The Massachusetts Portal

Massachusetts (English: /ˌmæsəˈsɪts/ (listen), /-zɪts/, Massachusett: Muhsachuweesee [məhsatʃəwiːsiː]), officially the Commonwealth of Massachusetts, is the most populous state in the New England region of the United States. It borders on the Atlantic Ocean and Gulf of Maine to the east, Connecticut and Rhode Island to the south, New Hampshire and Vermont to the north and New York to the west. The capital of Massachusetts is Boston, which is the most populous city in New England. It is home to the Greater Boston metropolitan area, which is known for being rich with American history, academia, and industry. Originally, the local economy was dependent on agriculture, fishing and trade. However, Massachusetts was transformed into a manufacturing center during the Industrial Revolution. In the late 20th century during an era known as the Massachusetts Miracle, the Commonwealth shifted from being known for their manufacturing to services to being a global leader in biotechnology, engineering, higher education, finance, and maritime trade.

Before the American Civil War, Massachusetts was a center for the abolitionist, temperance, and transcendentalist movements. In the late 19th century, the sports basketball and volleyball were invented in the western Massachusetts cities of Springfield and Holyoke, respectively. In 2004, Massachusetts became the first U.S. state to legally recognize same-sex marriage as a result of the Massachusetts Supreme Judicial Court's decision in Goodridge v. Department of Public Health. Many prominent American political dynasties have hailed from the state, including the Adams and Kennedy families. Harvard University in Cambridge is the oldest institution of higher learning in the United States, with the largest financial endowment of any university. Harvard Law School has educated a contemporaneous majority of Justices of the Supreme Court of the United States. Kendall Square in Cambridge has been called "the most innovative square mile on the planet", in reference to the high concentration of entrepreneurial start-ups and quality of innovation which have emerged in the vicinity of the square since 2010. Both Harvard and MIT, also in Cambridge, are perennially ranked as either the most or among the most highly regarded academic institutions in the world. The state's public schools are some of the best in the world in terms of academic performance. The state has been ranked as one of the top states in the United States for citizens to live in—however, due to the process of gentrification, it is also one of the most expensive. (Full article...)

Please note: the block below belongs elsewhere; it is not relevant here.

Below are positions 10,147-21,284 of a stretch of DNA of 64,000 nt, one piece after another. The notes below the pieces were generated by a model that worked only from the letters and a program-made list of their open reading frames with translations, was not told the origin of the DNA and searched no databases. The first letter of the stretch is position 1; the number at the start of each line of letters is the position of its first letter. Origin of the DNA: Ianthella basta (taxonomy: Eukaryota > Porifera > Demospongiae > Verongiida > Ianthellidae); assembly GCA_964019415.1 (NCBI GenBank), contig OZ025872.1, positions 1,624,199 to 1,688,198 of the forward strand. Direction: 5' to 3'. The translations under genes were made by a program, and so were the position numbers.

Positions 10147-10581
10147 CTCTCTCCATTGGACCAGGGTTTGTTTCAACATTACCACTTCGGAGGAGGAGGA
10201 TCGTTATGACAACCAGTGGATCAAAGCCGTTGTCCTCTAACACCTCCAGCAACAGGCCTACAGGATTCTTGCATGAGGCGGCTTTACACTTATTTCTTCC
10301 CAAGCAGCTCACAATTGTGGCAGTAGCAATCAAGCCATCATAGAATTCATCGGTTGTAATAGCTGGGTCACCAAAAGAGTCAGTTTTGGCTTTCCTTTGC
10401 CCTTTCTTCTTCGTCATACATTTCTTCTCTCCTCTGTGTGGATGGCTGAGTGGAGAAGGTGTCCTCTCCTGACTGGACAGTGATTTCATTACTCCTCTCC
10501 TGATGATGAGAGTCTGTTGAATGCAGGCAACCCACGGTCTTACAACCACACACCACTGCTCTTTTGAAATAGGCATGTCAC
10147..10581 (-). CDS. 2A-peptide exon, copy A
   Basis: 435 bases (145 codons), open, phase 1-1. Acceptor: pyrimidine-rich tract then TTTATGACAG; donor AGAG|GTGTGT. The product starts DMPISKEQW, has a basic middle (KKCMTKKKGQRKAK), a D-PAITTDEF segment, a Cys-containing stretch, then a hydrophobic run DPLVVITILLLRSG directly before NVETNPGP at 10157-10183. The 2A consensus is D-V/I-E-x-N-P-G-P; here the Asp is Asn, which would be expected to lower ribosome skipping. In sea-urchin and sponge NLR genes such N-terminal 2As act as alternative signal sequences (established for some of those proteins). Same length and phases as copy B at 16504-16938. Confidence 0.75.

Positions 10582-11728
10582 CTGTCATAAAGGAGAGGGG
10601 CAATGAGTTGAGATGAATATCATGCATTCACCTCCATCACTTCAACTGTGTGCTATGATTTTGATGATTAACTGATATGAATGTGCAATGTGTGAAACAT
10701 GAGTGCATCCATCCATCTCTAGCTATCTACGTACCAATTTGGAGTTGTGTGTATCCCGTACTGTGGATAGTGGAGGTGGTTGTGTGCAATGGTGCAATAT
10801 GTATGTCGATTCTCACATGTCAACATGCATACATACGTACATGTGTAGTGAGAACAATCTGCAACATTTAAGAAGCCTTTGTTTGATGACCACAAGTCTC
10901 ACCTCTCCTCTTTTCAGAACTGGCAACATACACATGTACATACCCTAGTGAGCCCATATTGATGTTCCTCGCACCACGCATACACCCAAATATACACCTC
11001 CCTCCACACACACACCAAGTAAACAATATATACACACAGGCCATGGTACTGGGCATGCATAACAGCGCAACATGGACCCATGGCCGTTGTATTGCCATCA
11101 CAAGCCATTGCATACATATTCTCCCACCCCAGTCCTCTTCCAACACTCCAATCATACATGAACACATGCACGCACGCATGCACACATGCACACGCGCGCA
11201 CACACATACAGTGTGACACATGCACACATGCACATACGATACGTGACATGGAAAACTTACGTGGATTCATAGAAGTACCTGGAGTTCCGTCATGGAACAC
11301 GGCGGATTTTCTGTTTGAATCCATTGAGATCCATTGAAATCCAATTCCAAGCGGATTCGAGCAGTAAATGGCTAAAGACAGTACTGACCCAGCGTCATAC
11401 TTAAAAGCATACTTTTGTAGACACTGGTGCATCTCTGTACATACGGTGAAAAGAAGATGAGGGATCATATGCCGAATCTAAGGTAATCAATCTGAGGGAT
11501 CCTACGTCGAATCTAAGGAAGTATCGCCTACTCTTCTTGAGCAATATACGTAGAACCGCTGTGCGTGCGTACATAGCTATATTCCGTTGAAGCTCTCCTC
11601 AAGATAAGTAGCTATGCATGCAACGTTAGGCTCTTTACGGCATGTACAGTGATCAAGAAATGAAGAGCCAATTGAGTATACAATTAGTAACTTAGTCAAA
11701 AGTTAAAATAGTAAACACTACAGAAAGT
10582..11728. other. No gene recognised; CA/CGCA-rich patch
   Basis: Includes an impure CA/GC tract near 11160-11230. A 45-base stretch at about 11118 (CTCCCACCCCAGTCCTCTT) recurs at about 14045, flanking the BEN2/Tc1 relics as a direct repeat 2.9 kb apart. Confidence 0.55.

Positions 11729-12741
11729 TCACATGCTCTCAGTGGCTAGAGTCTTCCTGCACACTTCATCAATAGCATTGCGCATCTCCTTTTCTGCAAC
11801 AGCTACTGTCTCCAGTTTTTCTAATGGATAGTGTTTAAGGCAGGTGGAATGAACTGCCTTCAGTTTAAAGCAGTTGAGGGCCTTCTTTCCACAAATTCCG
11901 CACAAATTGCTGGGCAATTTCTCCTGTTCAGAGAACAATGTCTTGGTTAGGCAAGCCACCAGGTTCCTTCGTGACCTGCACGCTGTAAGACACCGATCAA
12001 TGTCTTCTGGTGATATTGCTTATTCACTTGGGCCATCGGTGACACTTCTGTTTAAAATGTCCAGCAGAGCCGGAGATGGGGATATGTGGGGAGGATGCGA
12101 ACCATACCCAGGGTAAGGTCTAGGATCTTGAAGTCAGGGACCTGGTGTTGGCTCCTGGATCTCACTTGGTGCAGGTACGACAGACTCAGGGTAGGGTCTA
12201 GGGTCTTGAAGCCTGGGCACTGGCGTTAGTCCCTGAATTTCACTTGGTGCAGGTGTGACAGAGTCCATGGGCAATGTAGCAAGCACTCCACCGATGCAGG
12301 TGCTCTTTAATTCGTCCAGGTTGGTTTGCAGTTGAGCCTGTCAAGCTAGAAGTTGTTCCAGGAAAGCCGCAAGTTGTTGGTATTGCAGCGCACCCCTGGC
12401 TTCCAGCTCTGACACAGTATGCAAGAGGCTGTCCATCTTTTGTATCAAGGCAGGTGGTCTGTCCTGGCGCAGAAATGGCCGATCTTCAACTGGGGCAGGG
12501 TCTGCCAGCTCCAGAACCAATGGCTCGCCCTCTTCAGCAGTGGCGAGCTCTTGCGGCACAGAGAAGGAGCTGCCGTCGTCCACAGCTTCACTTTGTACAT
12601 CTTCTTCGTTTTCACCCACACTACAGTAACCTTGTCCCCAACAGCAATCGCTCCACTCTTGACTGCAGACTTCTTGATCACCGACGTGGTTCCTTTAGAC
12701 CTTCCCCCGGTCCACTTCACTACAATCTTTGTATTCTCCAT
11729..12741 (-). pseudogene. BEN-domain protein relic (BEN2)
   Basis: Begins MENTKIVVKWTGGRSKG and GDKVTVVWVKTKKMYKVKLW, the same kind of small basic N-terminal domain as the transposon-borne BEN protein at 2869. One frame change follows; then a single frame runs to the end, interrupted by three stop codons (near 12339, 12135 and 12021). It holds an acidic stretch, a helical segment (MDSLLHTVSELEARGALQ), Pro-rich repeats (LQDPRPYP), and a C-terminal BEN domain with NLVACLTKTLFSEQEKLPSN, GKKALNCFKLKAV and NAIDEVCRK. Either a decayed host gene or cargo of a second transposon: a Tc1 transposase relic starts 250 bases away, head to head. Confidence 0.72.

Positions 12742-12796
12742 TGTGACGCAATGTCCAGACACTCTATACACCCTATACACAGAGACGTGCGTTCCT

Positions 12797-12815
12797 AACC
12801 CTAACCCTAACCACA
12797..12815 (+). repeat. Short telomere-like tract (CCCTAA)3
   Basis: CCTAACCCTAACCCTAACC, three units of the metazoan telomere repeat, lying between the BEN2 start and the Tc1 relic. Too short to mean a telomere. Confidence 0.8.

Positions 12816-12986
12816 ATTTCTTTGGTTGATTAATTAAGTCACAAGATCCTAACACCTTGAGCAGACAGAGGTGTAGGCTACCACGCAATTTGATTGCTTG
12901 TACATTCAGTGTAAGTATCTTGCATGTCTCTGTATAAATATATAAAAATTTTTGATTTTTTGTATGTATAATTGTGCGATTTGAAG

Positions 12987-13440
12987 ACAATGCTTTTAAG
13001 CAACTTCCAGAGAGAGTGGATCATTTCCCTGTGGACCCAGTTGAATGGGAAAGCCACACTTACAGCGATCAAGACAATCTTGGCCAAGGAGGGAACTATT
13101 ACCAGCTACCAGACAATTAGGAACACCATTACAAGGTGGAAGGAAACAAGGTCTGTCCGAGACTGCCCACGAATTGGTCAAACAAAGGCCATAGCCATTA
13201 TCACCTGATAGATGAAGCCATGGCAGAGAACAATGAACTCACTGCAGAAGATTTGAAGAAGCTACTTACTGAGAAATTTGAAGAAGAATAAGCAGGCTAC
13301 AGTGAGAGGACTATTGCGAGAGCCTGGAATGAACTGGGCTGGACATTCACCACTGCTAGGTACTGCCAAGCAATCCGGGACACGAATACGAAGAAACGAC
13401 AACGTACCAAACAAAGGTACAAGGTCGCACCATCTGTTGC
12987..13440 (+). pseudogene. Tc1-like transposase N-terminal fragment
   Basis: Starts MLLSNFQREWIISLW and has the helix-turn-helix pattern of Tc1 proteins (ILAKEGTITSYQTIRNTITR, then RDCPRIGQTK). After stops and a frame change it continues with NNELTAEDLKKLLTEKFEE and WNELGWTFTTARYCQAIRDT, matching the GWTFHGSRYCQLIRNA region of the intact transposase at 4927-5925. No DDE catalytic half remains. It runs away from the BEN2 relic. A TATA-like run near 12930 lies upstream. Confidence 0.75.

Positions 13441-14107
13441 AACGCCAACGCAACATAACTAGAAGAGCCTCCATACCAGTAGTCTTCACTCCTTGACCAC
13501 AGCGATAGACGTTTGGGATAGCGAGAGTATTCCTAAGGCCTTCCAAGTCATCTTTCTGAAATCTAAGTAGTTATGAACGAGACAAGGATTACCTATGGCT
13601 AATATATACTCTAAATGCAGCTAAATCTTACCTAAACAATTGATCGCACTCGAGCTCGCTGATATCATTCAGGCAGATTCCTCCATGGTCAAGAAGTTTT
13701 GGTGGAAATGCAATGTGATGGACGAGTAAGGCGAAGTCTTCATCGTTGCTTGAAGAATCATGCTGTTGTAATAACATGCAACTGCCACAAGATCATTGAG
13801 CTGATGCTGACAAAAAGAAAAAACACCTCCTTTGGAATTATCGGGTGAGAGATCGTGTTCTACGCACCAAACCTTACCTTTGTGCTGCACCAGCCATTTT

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  • Daguerreotype taken at Mount Holyoke, December 1846 or early 1847; the only authenticated portrait of Dickinson after early childhood
    Daguerreotype taken at Mount Holyoke, December 1846 or early 1847; the only authenticated portrait of Dickinson after early childhood
  • Adelson in 2010
    Adelson in 2010
  • Image 3The 1979 Boston University strike was a labor strike involving employees at Boston University, a private university in Boston, Massachusetts, United States. The strike, involving faculty members, clerical workers, and librarians, began on April 5 and was fully ended by April 23.The strike has its background in the presidency of John Silber, who became president of the university in 1971. Over the next few years, Silber made many changes that proved unpopular with the university's faculty, and in 1975, the university's chapter of the American Association of University Professors (BU-AAUP) voted to act as a collective bargaining unit. Silber initially challenged the legality of the union, but by 1978, a court ruling mandated that the university had to commence negotiations with the union. Over the next few months, neither side came to a solid agreement, with pay increases being a particular point of contention. (Full article...)
    The 1979 Boston University strike was a labor strike involving employees at Boston University, a private university in Boston, Massachusetts, United States. The strike, involving faculty members, clerical workers, and librarians, began on April 5 and was fully ended by April 23.

    The strike has its background in the presidency of John Silber, who became president of the university in 1971. Over the next few years, Silber made many changes that proved unpopular with the university's faculty, and in 1975, the university's chapter of the American Association of University Professors (BU-AAUP) voted to act as a collective bargaining unit. Silber initially challenged the legality of the union, but by 1978, a court ruling mandated that the university had to commence negotiations with the union. Over the next few months, neither side came to a solid agreement, with pay increases being a particular point of contention. (Full article...)